One may find this abysmally horrible, “irrational” it is not. Nor is it surprising. Because this ideological ground preparation was reported in the past years by Walter Laqueur, Michel Eltchaninoff or publications by the US military academy in Fort Leavenworth for that matter. It is not for nothing that Putin is the hero of the Far Right in Germany. Richard Gebhardt recently reminded me of the fact that some of the biggest protests by the Far Right in the last decade (Monday vigils and Pegida demonstrations) were largely motivated by the change of power in Ukraine in the wake of the Euromaidan protests. The Russian president’s incessant invectives against “homosexual culture” in the West have also, of course, gone down well in these circles.

The Ukraine war is now the third major crisis in a sequence (after the so-called refugee crisis and the pandemic) that seems to come out of nowhere. But it doesn’t come out of nowhere, any more than the other two. In 2015, I once had to listen to a representative of the Bavarian government sneer at me, saying that I was also someone who had known everything about it beforehand. In fact, I knew it beforehand—Tom Holert and I have published a book titled Fliehkraft in 2006 about the interrelation of flight, migration and tourism at the EU borders. I don’t know anything about virology, but it is clear that all experts assumed that a pandemic was imminent. And now the Ukraine war, which has actually been fought as a “hot” war since 2014 (with about 15,000 dead), seems to be descending upon “us” like a natural disaster. Couldn’t “we” have known, for example, that Russia’s GDP per capita has dropped by about 30 percent since 2014, and what a problem this poses for whoever is portraying himself as the embodiment of the Russian people’s will? Or to be able to listen to the voices that have warned that another attack on Ukraine is only a matter of time?

But good grief, until yesterday Ukraine was far away, as far away as Syria, which is also just across the EU’s external border. I vacationed in Odessa in 2015; on the one hand, because Odessa is an important part of the “Greek” map of the world and I always wanted to go there; on the other hand, because it was obvious that such an international and heavily tourism-driven city would hardly be visited due to a war (which was still raging far away from Odessa at the time). I don’t want to make this a big deal at all, it was just a vacation, but I was very surprised at the reactions I got in Germany at the time: most people hardly knew where this place actually was, but my trip was seen as some kind of exotic suicide mission to the post-Soviet insanity. And now suddenly it is totally self-evident that Ukraine belongs to “us”? Flags, war rattle, arms deliveries, 100 billion for the Bundeswehr. An even more intense version of the mobilization in the “mass cultural war” that we experienced in 1999 (and about which Tom Holert and I wrote the book Entsichert in 2002).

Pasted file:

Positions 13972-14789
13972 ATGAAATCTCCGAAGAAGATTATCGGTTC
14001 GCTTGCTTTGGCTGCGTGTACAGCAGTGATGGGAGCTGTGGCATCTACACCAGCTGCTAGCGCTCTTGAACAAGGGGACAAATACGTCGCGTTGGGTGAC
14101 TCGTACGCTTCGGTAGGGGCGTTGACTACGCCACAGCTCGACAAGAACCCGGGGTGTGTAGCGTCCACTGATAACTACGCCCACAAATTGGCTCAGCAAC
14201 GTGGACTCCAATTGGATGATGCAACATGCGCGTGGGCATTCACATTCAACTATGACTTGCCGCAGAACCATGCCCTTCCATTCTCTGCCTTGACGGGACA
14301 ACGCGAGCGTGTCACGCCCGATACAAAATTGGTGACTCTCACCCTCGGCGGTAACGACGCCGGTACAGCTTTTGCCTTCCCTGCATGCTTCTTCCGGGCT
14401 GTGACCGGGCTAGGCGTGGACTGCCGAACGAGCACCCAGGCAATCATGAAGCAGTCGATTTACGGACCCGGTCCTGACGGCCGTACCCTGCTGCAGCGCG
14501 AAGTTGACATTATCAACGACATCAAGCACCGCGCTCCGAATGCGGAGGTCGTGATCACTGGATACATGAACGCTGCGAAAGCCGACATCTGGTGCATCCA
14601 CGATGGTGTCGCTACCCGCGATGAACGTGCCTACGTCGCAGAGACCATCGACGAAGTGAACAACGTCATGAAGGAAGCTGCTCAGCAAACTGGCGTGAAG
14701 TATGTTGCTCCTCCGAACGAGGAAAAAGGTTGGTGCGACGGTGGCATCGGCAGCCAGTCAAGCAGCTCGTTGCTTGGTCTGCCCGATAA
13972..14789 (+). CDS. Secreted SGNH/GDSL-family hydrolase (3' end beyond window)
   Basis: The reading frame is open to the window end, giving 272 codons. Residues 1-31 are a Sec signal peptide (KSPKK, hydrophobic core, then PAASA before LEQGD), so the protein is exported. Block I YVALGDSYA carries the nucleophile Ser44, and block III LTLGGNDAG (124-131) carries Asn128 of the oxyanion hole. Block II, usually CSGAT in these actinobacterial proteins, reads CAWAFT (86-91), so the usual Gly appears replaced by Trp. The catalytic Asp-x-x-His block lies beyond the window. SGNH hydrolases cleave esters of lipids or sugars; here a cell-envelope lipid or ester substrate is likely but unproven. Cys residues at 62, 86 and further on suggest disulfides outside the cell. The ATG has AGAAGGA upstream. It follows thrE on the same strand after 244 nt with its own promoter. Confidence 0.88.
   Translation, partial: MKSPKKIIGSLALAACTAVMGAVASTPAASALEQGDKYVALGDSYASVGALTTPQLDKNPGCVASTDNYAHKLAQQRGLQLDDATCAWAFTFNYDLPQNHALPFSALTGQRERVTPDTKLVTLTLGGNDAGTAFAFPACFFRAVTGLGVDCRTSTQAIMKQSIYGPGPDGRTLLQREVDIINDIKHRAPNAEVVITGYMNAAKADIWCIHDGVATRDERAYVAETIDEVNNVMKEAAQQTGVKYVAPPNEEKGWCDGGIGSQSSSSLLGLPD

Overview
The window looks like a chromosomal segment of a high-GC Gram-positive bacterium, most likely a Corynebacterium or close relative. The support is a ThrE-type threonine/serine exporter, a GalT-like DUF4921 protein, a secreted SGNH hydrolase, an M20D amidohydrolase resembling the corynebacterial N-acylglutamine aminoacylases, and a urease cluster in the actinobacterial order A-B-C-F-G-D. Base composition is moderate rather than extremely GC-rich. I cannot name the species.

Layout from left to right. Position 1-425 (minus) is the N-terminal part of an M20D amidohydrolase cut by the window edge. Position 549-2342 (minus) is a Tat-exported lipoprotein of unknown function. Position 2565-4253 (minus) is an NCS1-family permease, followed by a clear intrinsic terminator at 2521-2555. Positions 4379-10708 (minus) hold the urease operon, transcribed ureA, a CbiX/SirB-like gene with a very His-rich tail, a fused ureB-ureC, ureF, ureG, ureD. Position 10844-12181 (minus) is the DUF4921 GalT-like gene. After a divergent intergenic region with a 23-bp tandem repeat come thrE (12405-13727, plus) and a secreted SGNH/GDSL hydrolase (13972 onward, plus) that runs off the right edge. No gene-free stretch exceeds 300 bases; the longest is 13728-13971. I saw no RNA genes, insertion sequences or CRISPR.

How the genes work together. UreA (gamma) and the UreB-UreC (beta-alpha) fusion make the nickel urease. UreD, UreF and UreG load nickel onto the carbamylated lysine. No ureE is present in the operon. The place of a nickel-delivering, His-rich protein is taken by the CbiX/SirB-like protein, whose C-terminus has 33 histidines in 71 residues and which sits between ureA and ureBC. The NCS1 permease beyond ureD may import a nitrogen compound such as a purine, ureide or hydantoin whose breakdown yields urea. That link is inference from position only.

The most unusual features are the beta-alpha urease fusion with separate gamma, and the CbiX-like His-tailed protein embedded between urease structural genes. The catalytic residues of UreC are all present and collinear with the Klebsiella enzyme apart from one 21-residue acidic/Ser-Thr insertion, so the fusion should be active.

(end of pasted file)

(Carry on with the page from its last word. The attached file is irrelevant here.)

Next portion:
The moral self-righteousness of people whose front line is in their own living rooms would actually be laughable if they weren’t all bitterly serious. The fewer political categories there are for analyzing the world, the more capitalized the next crisis will be: Now “we” have to do something, there is no other way—now “we” have to write, demand, hold panel, help and call for interventions against “genocide.”

Yes, Ukraine has been attacked, the helpfulness and also the partisanship are justified without question. But the permanent crisis is a false form of government that keeps us permanently stuck in the present. If the crisis no longer has a political history, then we can only decide in the moment; alternatives are then very limited. And what about the consequences of what “we” are doing now?

If the negotiations do not come to an early result, then Ukraine could also turn into the European Afghanistan. True, Putin probably has no intention at all of conquering western Ukraine, which is not part of his Eurasian spatial idea; but war in the east could also take a long time: it took Stalin ten years after World War II to defeat the rival remnants of Stepan Bandera’s nationalist army. What about the young men to whom all kinds of weapons are now being distributed. How exactly do “we” send them back home? At what point do “we” realize that we might disagree politically in part with these beloved freedom fighters?

“Sovereign is he who decides on the exception”—this phrase by Carl Schmitt has been quoted up and down since the 1990s. And the phrase is wrong, for:

Sovereign is she/he who has a plan.


Mark Terkessidis is a freelance writer and independent scholar on migration and colonialism, among other things. Together with Natalie Bayer he just finished editing the volume Die postkoloniale Stadt lesen. Historische Erkundungen in Friedrichshain-Kreuzberg (Verbrecher Verlag, May 2022).

April 5th, 2022 — Rosa Mercedes / 05